A big, tough-talking descendant of pioneers, Marley was a wealthy land baron who made millions more as one of Arizona's largest liquor distributors. By the time he died of cancer in 1990 at the age of 83, Marley had made generous cash gifts to Arizona educational and government institutions, including $1 million to the historical society for the museum.
In 1976, Bolles had written stories raising questions about a conflict of interest between Marley's liquor business and his appointment to the state's Racing Commission, which oversaw liquor sales at racetracks. Marley lost his seat on the prestigious commission.
By the morning of June 2, 1976, when Bolles set out on the last assignment of his life, Marley was yesterday's news. Bolles had agreed to meet a small-time hustler and barfly who was boasting he had proof of Mafia ties among a couple of high-profile politicos.
Bolles, professionally wary from his many years as an investigative reporter, was skeptical, but intrigued enough to check it out. Before he left, Bolles, cautious as always, stuck a note in his boss' typewriter detailing who he was meeting and where.
The temperature was already close to 100 and Bolles was warm in his trademark leisure suit--the powder blue one his wife, Rosalie, had bought him for his birthday a few weeks before.
The Datsun was new too. Although it barely accommodated Bolles' lanky 6-foot-3 frame, the car fit his sporty self-image and got good mileage--an important consideration in a household with seven children and a newsman's salary.
June 2 was Don and Rosalie's anniversary and they planned to celebrate by taking in a movie--'All the President's Men."
Bolles did not expect to find Deep Throat at the Hotel Clarendon in midtown Phoenix, just John Harvey Adamson, a smooth-talking tow truck operator who always wore black sunglasses and liked to boast about the mobsters he knew.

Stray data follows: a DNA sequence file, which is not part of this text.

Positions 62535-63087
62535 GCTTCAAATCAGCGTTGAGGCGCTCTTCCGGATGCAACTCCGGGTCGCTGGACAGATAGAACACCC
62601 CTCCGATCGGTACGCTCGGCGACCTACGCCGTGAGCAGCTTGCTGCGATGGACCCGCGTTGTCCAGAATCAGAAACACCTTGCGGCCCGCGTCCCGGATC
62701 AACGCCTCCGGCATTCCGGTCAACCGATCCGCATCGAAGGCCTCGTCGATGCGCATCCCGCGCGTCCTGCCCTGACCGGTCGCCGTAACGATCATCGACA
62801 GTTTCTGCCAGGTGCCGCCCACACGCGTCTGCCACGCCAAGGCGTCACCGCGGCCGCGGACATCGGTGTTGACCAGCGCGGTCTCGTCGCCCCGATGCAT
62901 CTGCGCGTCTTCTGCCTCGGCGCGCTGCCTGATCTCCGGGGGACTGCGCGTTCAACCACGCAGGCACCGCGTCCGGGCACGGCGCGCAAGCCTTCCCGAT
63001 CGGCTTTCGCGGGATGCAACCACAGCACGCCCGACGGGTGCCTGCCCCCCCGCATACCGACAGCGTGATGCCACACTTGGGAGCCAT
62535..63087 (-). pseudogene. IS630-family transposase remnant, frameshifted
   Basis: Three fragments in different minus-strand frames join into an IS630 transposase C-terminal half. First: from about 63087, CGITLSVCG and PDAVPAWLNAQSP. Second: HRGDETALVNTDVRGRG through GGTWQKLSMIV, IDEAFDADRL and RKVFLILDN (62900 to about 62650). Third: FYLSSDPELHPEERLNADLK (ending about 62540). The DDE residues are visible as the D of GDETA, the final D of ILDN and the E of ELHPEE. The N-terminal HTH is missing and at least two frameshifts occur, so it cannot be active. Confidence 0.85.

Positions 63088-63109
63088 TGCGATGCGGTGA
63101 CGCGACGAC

But Adamson never showed. As Bolles waited in the hotel lobby, Adamson was outside fastening a pack of six dynamite sticks and a remote-control receiver to the undercarriage of the reporter's car. When the phone rang later in the lobby, Adamson was on the line, telling Bolles the meeting was off.
Walking back to the parking lot, Bolles paused at the hotel pool to watch a little girl splash her way across the shallow end. "She'll be a fine swimmer," Bolles called out to the girl's mother. He gave a jaunty wave and took his last steps to the car.
Bolles folded himself into the Datsun's bucket seat and began backing out of his parking space. A few hundred feet away, a remote-control device built for flying model airplanes transmitted a signal exploding the dynamite beneath Bolles' legs.
The driver's side door flew open and Bolles' upper torso was thrust out the door. Bolles' legs were shattered, his suit ripped from his body, his face blackened by the blast. Incredibly, Bolles was still conscious--and he was talking.
"They finally got me. John Adamson was the man. Find him," Bolles groaned to witnesses who rushed to his side.
Bob Horath was the first member of the Phoenix police bomb squad to arrive at the scene. Bolles was on his way to the nearest emergency room but bits of flesh and clothing were still simmering on the hot asphalt around the car.
"It was a horrific scene," Horath recalls. "But the force of the explosion did a lot more damage to the occupant than it did to the car itself. It was blasted, all right, but not blown to pieces. From the exterior, that little Datsun looked pretty good."
Horath ordered the car wrapped in a giant sheet of plastic and taken to a police garage, where for the next three weeks he and other investigators pieced together the bomb, using not only the car but fragments from the bomb extracted from Bolles' legs.
Before Bolles died on June 13, doctors had amputated both his legs and one of his arms.
"He suffered like no man I have ever seen before," recalls Jon Sellers, the chief homicide investigator on the case. "I went up there to the hospital to interview him and he was totally, completely lucid. This was something I never expected, considering his condition."
Bolles continued to name Adamson, who was arrested and charged with murder after Bolles' death. And, in one of his early interviews with police, Adamson named two accomplices--the man who triggered the bomb and the man who paid him to get Bolles.
Adamson also named Kemper Marley. According to the hit man's court testimony, "Marley wanted Bolles killed" because the reporter had angered and humiliated Marley with embarrassing stories about his past.
Adamson struck a deal with prosecutors and was sentenced to 20 years and two months in prison. James Robison, a stocky plumber with mob connections, was convicted of triggering the bomb and sentenced to death. Max Dunlap, a close Marley friend and associate and the man Adamson said hired him to kill Bolles, was also sentenced to death.